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Part 3 of Dr. Becker’s Interview with Bestselling Author Ted Kerasote: Fixing America’s Broken Animal Shelter System

Story at-a-glance
  • Today, in the final segment of a three-part interview with best-selling author Ted Kerasote about his latest book, Pukka’s Promise: The Quest for Longer-Lived Dogs, Dr. Becker and Ted discuss the problem of homeless pets in North America and the need for shelters to transform themselves into no-kill facilities.
  • Ted also discusses three-and-a-half-year-old Pukka’s life as a healthy, athletic, free-roaming dog, and the benefits and risks of the lifestyle Ted has chosen for him.
  • Finally, Ted discusses two fascinating new projects – one he has just put the finishing touches to, and another he’s currently working on.

By Dr. Becker

I’m back with bestselling author Ted Kerasote for the final installment of our three-part interview. You can see part one here and part two here. We’re discussing Ted’s wonderful new book just out in bookstores, called Pukka’s Promise: The Quest for Longer-Lived Dogs.

The problem of homeless pets.

One of the huge, complex topics Ted takes on in Pukka’s Promise is the “crisis” situation in North American animal shelters. I worked in a shelter as a teenager, and Ted’s treatment of the subject in his new book has caused me to view the situation in a very different light.

I asked Ted to talk about his research into how unwanted pets are handled in other parts of the world vs. in the U.S.

Ted said he’d first like to address the use of the word “crisis” to describe our homeless pet situation. While it’s true about 1.5 million animals are killed in shelters each year in the U.S., 40 years ago we were killing 20 million per year.

The point is, progress has been made, and Ted believes credit is due the organizations that have worked so hard to bring that number down so dramatically.

How dogs are cared for in Western Europe vs. North America.

As to the question of differences between how North America treats homeless animals vs. other areas of the world, Ted explained that he traveled extensively in Europe to see how the situation was handled over there. He says you don’t see stray dogs roaming all over Western Europe, as happens in some parts of the U.S.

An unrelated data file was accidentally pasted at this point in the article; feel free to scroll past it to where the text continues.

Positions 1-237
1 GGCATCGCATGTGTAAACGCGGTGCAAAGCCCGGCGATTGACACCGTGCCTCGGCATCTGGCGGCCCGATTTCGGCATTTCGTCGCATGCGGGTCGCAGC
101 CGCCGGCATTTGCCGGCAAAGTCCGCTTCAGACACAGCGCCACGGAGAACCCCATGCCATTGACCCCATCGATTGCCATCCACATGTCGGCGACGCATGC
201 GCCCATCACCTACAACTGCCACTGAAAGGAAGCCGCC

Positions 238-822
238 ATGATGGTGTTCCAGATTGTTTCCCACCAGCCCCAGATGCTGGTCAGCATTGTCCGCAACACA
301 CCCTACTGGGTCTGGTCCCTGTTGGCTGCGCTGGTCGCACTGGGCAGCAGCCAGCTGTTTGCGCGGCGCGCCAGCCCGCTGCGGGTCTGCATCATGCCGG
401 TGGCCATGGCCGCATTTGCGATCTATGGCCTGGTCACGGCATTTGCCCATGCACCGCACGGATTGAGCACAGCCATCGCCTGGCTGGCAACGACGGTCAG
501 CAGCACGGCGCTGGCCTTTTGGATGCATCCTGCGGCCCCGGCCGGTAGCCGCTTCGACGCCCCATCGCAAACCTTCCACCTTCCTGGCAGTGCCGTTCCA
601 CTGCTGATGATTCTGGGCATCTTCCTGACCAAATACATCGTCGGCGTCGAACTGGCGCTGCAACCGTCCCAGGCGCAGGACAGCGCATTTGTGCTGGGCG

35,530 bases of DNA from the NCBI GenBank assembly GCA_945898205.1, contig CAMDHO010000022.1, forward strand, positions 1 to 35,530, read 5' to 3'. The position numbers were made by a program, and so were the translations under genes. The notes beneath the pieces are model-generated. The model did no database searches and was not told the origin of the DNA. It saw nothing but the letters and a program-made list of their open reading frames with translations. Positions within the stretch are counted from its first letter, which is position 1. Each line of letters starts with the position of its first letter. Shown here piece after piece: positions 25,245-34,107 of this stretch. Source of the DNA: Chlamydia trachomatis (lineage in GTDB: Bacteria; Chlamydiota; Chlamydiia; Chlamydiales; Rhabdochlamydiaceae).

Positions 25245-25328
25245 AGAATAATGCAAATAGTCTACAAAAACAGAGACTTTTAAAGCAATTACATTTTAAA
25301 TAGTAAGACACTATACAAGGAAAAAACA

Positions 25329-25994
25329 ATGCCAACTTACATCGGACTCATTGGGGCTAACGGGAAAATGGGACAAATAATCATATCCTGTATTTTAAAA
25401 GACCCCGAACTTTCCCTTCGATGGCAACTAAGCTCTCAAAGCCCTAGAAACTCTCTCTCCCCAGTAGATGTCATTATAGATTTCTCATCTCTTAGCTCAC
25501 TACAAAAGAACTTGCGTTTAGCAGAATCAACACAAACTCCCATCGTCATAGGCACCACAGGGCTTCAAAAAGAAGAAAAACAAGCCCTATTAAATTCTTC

And the assumption is that because Western Europe is so highly urbanized, it can’t have free-roaming dogs. Everyone by necessity must control his or her dog, which is why there’s no so-called pet “overpopulation” problem. But Ted says that actually, there ARE free-roaming dogs … in Hyde Park … at the Bois de Boulogne in Paris … the Villa Borghese in Rome … and the Englischer Garden in Munich. In all these places there are free-roaming, off-leash dogs running about, under the voice-control of their people, and they’re not spayed or neutered, either.

To the casual observer, this seems risky at best. After all, everyone knows how quickly a male dog can mate with a female dog, right? So, why aren’t countless unwanted puppies being killed in shelters? The answer is that in Europe, people sequester their female dogs when they’re in heat. It’s just what they do, because it’s their tradition.

The Europeans carefully manage their female dogs when they’re in season. The dogs stay at home – in the barn or the kennel. They are walked only on a leash. There’s no way you don’t know when your female dog is being mounted by a male dog, if she’s at the end of a four foot leash and you’re holding the other end.

Ted explained that like most Americans, prior to his fact-finding trip to Europe, he didn’t really comprehend that there’s a way to have intact dogs and not have litter after litter of puppies.

Ted further explained that according to the Organization for Economic Cooperation and Development (OECD), the U.S. is number 27 out of 31 countries with respect to overall poverty and the amount of social justice its citizens enjoy. In Scandinavia, for example, there are no dogs killed in animal shelters. They have a very secure social services network that takes care of citizens “from cradle to grave.” Of course, taxes are high, but everyone’s taken care of, including pets.

By contrast, in the U.S., most dogs are killed in counties with low median incomes. It’s absolutely true that you can’t determine the number of dogs killed in a shelter by the amount of money per capita that is spent in that shelter. Some shelters spend $6 per capita and kill a lot of dogs. Others spend $1.50 per capita and don’t kill that many dogs. But it’s also true that for the most part, poor communities kill more dogs in their shelters.

No-kill solutions every shelter can (and should) embrace.

So the question becomes, how can we help the shelter system work better? Better social services across the board might help. Eliminating poverty might help. Those are long-term goals. Ted says that in the meantime, there are many people working on helping shelters operate better. There’s the No Kill Advocacy Center, whose solution involves hiring compassionate shelter directors who are committed to implementing ideas that have worked all over the country to reduce the number of shelter deaths.

Some of those ideas include keeping shelters open at least one day on the weekend. Keep them open in the evening – employed people aren’t available to come see adoptable animals during the workday. Implement a foster care program to reduce the number of kittens and puppies who are killed. Send the little ones out to foster families so they can grow up to be adoptable pets.

Other ideas include partnering with local pet stores to stop selling purebred dogs from breeders and instead feature shelter pets ready for adoption. The stores make money, a percentage goes to the shelters, and the animals find homes. It’s a win for everyone.